‘No excuse’ for unpreparedness: Dingdong Dantes highlights climate change woes after ‘Paeng’ onslaught

November 3, 2022 - 7:43 PM
Dingdong Dantes
Dingdong Dantes in this photo from his Instagram on Oct. 26, 2022. (Instagram/dongdantes)

“There should be no excuse for us not to be prepared anymore.”

Kapuso “Primetime King” Dingdong Dantes underscored the importance of addressing climate change following the onslaught of Tropical Storm Paeng (international: Nalgae) that affected three main islands of the country.

The “Family Feud Philippines” host retweeted a Twitter thread of science communicator Renee Karunungang Edwards of the Tyndall Centre for Climate Change, who talked about the phenomenon’s impact in the Philippines, especially those concerning tropical cyclones.

Renee, citing a source, wrote that “stronger typhoons [are] the product of climate change” and shared that warmer oceans favor intense typhoons.

“‘A warmer sea surface generally provides more energy for storm development and thus favors more intense typhoons,'” she tweeted, quoting Wei Mei of the Scripps Institute of Oceanography.

“Mei et al. found that typhoons would even get stronger by 14% by 2100. Ibig sabihin, ‘yung mga bagyo na nararanasan ng Pilipinas ngayon ay mas lalong lalakas pa. Ito ang epekto ng climate change,” Renee added.

She also shared infographics illustrating the impact of climate change to accompany her thread.

“May magagawa ba ang gobyerno? Madami. The gov’t has to invest in proper disaster risk management and climate change adaptation,” Renee continued.

“What the Philippine national and local governments should realize is that climate change is here and now, it does not only require response when we experience disasters. It requires proper planning as the world continues to warm,” she added.

Dingdong retweeted Renee’s thread to his followers and thanked her for reminding the public—including him—about the impacts of climate change on weather patterns.

“I have [known] @rjkarunungan since 2015 when we did the Climate Change #NowPH campaign, and I know how deeply rooted her dedication to this is. Kaya salamat, Renee, sa reminder na ito,” he wrote.

“At this point, it should be clear to everyone that addressing climate change should also be a priority for the country. Dadaan at dadaan ang marami pang bagyo sa bansa. There should be no excuse for us not to be prepared anymore,” Dingdong added.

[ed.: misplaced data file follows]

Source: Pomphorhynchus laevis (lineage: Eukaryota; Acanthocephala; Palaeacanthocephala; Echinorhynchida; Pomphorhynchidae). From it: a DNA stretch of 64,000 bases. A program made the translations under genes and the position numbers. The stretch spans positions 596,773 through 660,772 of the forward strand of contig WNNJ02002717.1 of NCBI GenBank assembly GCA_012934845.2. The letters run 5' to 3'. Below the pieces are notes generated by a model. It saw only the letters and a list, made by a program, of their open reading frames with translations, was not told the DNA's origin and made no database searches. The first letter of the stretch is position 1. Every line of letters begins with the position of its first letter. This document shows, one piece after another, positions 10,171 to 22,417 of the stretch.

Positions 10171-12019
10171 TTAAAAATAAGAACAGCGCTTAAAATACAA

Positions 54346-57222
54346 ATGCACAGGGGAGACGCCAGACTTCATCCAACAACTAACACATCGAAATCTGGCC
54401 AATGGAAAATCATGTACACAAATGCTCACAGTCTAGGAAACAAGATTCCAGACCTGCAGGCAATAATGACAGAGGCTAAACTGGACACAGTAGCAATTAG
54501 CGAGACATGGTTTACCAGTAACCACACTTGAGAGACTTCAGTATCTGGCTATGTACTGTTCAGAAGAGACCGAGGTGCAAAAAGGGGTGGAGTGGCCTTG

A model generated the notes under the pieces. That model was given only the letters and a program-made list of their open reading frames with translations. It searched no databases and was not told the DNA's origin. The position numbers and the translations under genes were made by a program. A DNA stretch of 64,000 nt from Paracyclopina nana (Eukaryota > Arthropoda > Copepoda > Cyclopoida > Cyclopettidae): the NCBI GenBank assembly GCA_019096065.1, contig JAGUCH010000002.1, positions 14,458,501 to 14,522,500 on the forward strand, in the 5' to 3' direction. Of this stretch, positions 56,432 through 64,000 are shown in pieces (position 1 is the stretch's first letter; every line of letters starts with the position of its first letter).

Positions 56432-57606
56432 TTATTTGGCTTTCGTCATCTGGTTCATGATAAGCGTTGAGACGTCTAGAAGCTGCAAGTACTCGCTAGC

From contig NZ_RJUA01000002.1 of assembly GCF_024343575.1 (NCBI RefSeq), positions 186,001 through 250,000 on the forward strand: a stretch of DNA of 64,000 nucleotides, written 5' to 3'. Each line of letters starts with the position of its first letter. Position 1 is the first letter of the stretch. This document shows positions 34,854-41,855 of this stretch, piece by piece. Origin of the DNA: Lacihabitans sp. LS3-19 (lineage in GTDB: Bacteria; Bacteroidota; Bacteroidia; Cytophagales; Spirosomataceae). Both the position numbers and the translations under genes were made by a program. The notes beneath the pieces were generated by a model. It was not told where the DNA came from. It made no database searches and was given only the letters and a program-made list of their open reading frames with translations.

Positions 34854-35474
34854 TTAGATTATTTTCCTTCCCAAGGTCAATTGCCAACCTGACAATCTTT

“While our government is strengthening its efforts and policies in making sure that the right systems are in place to help secure the safety of every Filipino family, we also need to streamline public participation [and] have a more sustainable mechanism already for volunteers,” the actor added.

The actor also responded to a Twitter user who questioned his endorsement of a gasoline company in his thread on climate change concern.

“I am proud to endorse Caltex. But I chose to partner with them after learning that they are committed to find alternatives to fossil fuel such as renewable fuels/ biodiesel and hydrogen, and to invest in carbon reduction projects,” Dingdong answered.

“Also, we are all still in an energy transition to low carbon. Our capacities and context as a developing nation prevent us from fully investing in renewable energy, which requires elaborate and expensive research and technology,” he added.

“I won’t be a hypocrite by saying that I do not rely on fossil-based fuels, which are unfortunately majority of PH’s energy mix, to support my daily activities. But — this is not an excuse for us to not do our share. We have ‘common but differentiated responsibilities,'” the actor continued.

The passage of Severe Tropical Storm Paeng in three main islands highlighted the country’s risk towards the impact of climate change anew, Bloomberg reported.

“Science and Technology Secretary Renato Solidum said the nation must brace itself for more intense tropical cyclones due to climate change, noting that their actual impact will depend partly on several factors including risk management,” the report said.

When Super Typhoon Karding (international: Noru) hit the country last September, wind dynamics expert Joshua Agar said it followed the growing trend of increasing wind strength among typhoons since 2011.

The wind engineer attributed this to climate change, which he said “increases the moisture on which typhoons feed upon.”

“Expect rin po ang mga bagyo na katulad ng Karding na maliit in size, pero super destructive ng winds malapit sa mata,” Agar said.

President Ferdinand Marcos Jr also acknowledged the need to address climate change following the onslaught of “Paeng” after talking to Bangsamoro officials, whose jurisdiction suffered landslides and extreme flooding.

“In the recent years, iyong dating dinadaanan ng baha, hindi na doon. Iba na ang dinadaanan eh. That’s the problem. Talagang may climate change talaga. It’s undeniable. That’s the problem sa preparation natin,” he said on Tuesday.

Marcos added that “tree planting” should be part of the government’s flood control efforts since it would “save lives.”

The Ecologist described how trees could reduce climate change impact like flooding.

“Lots of raindrops that land on leaves evaporate straight into the air — so less water reaches the ground. And, leaves intercept rainfall, slowing the rate that water flows into rivers and reducing the risk it’ll burst its banks,” it said on its website.

“The roots of a tree are also important. They create little passages in the soil as they grow, so when it rains, water flows into those instead of flowing straight into the river. The roots also act as a net to hold the soil in place and stop it [from] washing into a river,” it added.